10 things you need to know before European markets open

Good morning! Here’s what you need to know.

Deutsche Bank fell in New York trading. Hedge funds have reduced their exposure to the lender, setting up a potential showdown with German authorities.

Renzi had tough words on Brexit. Italian Prime Minister Matteo Renzi said Britain should not expect special treatment in Brexit talks, as the British trade minister warned the EU would hurt itself if it imposed tariffs.

Erdogan attacked Moody’s. Turkish President Recep Tayyip Erdogan attacked Moody’s after it downgraded the country’s sovereign debt rating to “junk” status, appearing to suggest the ratings agency could be bought off.

There were protests in Indonesia. Thousands of workers rallied in the Indonesian capital Jakarta against a controversial government scheme to raise revenues that, critics claim, has allowed wealthy tycoons to avoid paying tax.

No discounts for Tesla employees. Electric carmaker Tesla Motors Inc Chief Executive Elon Musk told employees in an email to follow company policy of not offering discounts on new cars, answering some investors’ recent concerns about the practice.

The Hinkley Point deal was finally signed. French Foreign Minister Jean-Marc Ayrault, in London to take part in the formal signing ceremony for the Hinkley Point nuclear power plant project, said it was a good deal for Britain and France despite widespread reservations.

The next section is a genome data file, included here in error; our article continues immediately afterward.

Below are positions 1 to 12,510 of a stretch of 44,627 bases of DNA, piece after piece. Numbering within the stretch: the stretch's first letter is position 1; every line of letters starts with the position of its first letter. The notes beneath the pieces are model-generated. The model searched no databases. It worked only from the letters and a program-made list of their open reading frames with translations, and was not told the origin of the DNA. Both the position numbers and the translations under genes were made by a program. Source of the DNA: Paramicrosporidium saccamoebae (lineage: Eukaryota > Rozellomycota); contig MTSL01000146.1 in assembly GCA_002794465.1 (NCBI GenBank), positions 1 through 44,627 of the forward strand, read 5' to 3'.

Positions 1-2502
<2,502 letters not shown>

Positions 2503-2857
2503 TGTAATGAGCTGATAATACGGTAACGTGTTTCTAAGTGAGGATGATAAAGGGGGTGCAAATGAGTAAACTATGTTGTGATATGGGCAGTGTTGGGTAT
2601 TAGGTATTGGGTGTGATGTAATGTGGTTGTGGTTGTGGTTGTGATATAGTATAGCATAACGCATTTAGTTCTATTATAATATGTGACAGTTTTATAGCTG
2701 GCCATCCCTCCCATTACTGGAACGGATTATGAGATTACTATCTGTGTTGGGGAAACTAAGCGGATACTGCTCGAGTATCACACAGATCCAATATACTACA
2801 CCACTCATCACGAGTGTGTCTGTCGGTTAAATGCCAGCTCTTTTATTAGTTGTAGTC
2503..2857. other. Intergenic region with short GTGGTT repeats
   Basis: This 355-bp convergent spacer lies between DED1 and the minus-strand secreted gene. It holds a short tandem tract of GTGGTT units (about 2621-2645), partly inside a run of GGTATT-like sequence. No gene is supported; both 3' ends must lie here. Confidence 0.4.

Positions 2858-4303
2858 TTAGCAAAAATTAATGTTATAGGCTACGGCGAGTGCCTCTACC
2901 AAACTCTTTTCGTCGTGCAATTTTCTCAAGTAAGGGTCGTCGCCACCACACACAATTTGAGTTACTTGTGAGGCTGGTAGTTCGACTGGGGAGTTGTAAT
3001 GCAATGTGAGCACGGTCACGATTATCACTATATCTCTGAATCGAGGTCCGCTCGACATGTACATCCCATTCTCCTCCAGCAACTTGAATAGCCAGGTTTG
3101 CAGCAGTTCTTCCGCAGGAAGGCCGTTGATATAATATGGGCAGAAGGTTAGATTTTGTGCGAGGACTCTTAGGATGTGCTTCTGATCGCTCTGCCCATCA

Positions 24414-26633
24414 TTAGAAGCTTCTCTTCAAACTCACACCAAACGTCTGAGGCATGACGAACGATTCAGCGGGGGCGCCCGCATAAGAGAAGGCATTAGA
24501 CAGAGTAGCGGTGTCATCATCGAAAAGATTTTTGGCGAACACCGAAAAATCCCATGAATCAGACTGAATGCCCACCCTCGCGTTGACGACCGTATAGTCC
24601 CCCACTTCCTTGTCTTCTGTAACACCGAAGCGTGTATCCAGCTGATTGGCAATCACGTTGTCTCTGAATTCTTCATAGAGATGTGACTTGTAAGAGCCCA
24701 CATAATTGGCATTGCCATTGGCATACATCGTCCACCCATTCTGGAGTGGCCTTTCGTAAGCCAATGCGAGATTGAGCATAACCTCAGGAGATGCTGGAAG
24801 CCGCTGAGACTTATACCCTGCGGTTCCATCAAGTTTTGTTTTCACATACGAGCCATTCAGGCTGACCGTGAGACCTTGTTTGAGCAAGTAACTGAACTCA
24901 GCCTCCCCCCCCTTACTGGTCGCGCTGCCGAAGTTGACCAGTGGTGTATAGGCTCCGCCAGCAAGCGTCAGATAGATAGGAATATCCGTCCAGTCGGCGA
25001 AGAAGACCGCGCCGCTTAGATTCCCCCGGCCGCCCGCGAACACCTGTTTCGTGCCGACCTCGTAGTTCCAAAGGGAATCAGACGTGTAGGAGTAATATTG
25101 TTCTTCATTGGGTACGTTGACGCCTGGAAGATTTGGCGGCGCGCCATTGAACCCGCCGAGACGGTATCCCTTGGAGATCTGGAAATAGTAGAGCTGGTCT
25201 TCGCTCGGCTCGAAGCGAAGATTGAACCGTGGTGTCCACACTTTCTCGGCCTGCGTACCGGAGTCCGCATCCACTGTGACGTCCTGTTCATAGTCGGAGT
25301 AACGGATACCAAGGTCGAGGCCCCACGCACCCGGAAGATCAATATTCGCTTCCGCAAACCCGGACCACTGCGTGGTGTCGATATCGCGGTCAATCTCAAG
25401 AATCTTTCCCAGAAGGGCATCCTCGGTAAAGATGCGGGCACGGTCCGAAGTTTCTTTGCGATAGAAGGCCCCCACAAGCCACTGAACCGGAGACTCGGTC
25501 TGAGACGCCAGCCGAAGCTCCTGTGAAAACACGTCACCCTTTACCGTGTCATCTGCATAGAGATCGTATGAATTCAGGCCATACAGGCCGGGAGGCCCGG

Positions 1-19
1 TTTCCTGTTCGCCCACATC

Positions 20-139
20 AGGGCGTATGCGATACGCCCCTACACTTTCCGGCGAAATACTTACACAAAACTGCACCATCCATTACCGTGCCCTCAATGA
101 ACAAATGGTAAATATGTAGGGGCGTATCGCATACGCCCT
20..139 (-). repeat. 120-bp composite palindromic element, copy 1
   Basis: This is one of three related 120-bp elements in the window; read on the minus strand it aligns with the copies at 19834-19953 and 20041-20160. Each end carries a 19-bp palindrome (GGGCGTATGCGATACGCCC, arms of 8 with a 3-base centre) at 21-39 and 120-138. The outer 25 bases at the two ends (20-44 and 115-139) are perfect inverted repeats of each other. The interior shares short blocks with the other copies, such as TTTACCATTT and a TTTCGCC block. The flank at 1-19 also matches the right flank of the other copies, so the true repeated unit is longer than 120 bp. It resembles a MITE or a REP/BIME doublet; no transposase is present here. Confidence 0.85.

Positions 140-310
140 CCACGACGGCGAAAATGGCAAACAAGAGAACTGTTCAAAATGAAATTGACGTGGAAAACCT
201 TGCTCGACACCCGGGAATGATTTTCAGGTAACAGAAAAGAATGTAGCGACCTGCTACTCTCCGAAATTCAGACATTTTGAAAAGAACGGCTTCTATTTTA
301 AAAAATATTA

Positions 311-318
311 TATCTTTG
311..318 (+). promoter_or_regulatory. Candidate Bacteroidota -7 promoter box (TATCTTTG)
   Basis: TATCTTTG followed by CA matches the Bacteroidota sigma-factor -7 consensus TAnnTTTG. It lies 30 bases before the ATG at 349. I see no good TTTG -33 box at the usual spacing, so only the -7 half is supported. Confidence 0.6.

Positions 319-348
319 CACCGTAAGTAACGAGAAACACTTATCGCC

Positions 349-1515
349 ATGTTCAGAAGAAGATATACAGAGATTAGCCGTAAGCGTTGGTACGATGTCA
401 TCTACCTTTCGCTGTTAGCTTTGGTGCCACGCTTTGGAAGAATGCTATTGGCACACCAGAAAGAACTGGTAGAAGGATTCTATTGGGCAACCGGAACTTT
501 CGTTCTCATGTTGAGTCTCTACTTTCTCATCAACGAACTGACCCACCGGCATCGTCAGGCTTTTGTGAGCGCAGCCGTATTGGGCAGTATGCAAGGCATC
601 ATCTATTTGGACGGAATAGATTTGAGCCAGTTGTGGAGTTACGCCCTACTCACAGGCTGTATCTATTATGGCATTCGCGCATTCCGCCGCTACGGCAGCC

Hedge funds are having a tough year. Assets at the largest hedge funds have dropped sharply, according to a new survey by industry data and news provider Hedge Fund Intelligence.

US employment is up. The number of Americans filing for unemployment benefits rose less than expected last week and held at relatively healthy levels that could support Federal Reserve plans to raise interest rates this year.

Another German bank is struggling. Germany’s Commerzbank will cut more than a fifth of its workforce and suspend its dividend as it tackles the challenges of low interest rates, weak profits and the shift to online banking.

Saudi Arabia isn’t happy with a new US law. The country warned of “disastrous consequences” from a United States law allowing 9/11 victims to sue the kingdom.

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